Much has been said about Don fighting for what he believed in. I have certainly seen many instances of that, as have the other members on our side of the House. They have seen Don in the party room, making very certain that people knew his view if we were doing things incorrectly. I very much respect that. It takes a lot of guts to stand up and say things that people do no want to hear and that will not necessarily be popular but that need to be said. Don is one of the people in this place who genuinely would stand up and be counted for what he believed in. I have an enormous amount of admiration for Don in that regard. I know it is not easy to do, yet Don would do it consistently.

The member for Brand also spoke of Don's love for his Falcon XR6. I have to correct the member for Brand here, and I know this is pedantic: it was an XR6 Turbo. The reason I am being pedantic is that I got an XR6 Turbo in 2005 and Don came to me and said, 'How did you manage to get that?'—because it was not on the list at the time. I said to Don, 'I got the manual version, and that actually comes in under the price threshold'. So, I take it from what the member for Brand, as the Special Minister of State, was saying that Don went to him and said, 'Hey, I want this car on my list.' I can also really empathise with Don for not wanting to put magnetic plates on the side of his car. I have to admit that I drive a little bit too fast, so I would have to be very careful about having magnetic plates on the side of my car to readily identify me when I am driving a little bit too quickly. So, similar to Don, I do not drive with magnetic plates on the side of my car.

Don spoke to me about some of his political career, and one of the things he said was that he learned from his experience with Swan, where he lost that election in 1998. He said he realised how much he loved the job here and that he would do anything to get back and would never forget what it was like to lose it and that, in effect, he would never take things for granted again. That is why he worked so incredibly hard for his electorate. Part of it obviously was the fact that he cared so much for people. But part of it was that he was determined never to lose that seat again. I spoke to him about his doorknocking. He was an awesome campaigner. Don said to me: 'Doorknocking's not something I love. It's hard work, but it's something I do. It's very valuable, because you learn a lot about what people are thinking.' That is something that really characterised Don. He had a very clear view of what his electorate was saying and thinking, which is why he knew that things like asylum seeker policy had to change and why he so strongly defended the policy we took to the last election despite the fact that a whole lot of people, particularly in the media, were saying how uncaring it was.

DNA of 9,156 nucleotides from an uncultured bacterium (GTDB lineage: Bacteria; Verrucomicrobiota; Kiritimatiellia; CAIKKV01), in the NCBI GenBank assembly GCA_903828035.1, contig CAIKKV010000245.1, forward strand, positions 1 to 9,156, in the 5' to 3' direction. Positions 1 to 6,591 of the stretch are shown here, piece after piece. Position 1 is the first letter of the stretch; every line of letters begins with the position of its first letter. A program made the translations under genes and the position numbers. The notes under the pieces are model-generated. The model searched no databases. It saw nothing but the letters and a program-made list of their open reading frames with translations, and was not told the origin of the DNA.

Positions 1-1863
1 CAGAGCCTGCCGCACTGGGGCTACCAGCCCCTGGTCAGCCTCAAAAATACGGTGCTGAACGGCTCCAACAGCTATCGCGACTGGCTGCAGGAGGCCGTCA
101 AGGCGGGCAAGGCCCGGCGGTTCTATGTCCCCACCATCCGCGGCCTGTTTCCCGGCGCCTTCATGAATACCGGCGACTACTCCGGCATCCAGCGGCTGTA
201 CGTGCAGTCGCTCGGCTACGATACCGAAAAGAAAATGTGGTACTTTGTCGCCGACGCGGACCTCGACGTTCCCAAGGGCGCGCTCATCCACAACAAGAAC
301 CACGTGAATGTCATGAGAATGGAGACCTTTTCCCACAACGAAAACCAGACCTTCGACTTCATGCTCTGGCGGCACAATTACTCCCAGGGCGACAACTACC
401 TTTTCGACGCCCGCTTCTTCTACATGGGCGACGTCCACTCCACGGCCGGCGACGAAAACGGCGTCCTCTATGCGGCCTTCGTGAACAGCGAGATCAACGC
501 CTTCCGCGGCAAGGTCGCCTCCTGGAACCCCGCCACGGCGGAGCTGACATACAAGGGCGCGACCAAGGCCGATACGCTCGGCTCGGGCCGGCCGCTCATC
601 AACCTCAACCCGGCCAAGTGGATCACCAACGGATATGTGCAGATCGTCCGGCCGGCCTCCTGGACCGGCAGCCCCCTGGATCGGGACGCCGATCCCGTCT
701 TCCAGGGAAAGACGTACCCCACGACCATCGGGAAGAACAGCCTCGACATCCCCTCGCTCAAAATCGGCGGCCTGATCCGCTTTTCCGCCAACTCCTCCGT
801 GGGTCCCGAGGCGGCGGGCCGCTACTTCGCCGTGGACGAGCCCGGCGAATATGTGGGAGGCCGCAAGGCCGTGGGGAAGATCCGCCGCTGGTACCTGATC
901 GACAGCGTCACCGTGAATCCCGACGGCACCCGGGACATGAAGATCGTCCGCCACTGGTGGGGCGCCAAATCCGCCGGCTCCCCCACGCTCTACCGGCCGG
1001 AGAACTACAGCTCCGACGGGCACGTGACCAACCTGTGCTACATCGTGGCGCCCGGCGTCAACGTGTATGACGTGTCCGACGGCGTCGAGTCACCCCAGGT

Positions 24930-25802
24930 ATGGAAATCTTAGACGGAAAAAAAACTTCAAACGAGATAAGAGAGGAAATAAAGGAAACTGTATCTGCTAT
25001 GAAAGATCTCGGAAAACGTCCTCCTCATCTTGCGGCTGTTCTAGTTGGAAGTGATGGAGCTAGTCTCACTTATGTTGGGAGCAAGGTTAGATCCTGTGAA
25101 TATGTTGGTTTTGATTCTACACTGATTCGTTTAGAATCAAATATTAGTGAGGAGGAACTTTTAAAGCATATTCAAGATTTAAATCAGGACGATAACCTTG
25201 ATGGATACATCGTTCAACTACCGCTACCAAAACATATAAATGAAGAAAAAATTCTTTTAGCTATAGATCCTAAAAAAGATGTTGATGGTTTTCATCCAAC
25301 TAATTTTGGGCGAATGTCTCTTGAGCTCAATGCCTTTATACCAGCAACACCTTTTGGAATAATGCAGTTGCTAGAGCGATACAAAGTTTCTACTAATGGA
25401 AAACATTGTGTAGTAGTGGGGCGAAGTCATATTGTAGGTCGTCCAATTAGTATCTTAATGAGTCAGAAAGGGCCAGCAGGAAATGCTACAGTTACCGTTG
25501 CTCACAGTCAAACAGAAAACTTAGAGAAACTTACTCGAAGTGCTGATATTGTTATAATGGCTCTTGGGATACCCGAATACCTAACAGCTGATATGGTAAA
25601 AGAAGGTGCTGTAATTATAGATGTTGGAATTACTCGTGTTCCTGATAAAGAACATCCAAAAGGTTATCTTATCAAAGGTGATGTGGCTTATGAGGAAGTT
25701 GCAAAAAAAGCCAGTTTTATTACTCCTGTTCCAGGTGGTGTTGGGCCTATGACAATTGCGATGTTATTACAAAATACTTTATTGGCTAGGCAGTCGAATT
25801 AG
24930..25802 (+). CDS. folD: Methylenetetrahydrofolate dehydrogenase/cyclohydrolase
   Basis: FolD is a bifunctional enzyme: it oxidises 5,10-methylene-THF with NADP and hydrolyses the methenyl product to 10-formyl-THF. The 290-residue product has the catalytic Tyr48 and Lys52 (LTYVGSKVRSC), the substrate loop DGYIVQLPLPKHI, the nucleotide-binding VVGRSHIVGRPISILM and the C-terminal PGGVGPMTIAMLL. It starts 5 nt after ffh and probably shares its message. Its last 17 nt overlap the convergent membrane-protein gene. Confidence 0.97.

One of the things I certainly remember about Don was when he would make interjections during question time and get ejected under 94(a). Just about every time, he would throw his hands up and say: 'Who, me? I'm completely innocent!' Yet I hear from others that he probably got off lightly, because there were probably a lot of times when he should have been thrown out but was not. Don, calling things the way he saw them, obviously felt very passionately about this place, which is why he fought so hard, even in that context, to make sure his views were known.

Another thing I remember about Don is his sense of humour. You could always tell when Don was going to come up with something, because you would see that devilish look in his eyes and that slightly cheeky half-smile he would give before launching into something—and, as I said, very often politically incorrect; I wish I could relate some of the stories, but unfortunately in this place I cannot. All I have to say is; Don, I will really miss you. Don and I flew together an awful lot, because Don't favourite seat was the aisle seat in row one, and mine was the window seat, so we sat together and spent a lot of time together. I still find it hard to think that when I fly in future I will not be sitting next to Don. Vale, Don. I will miss you.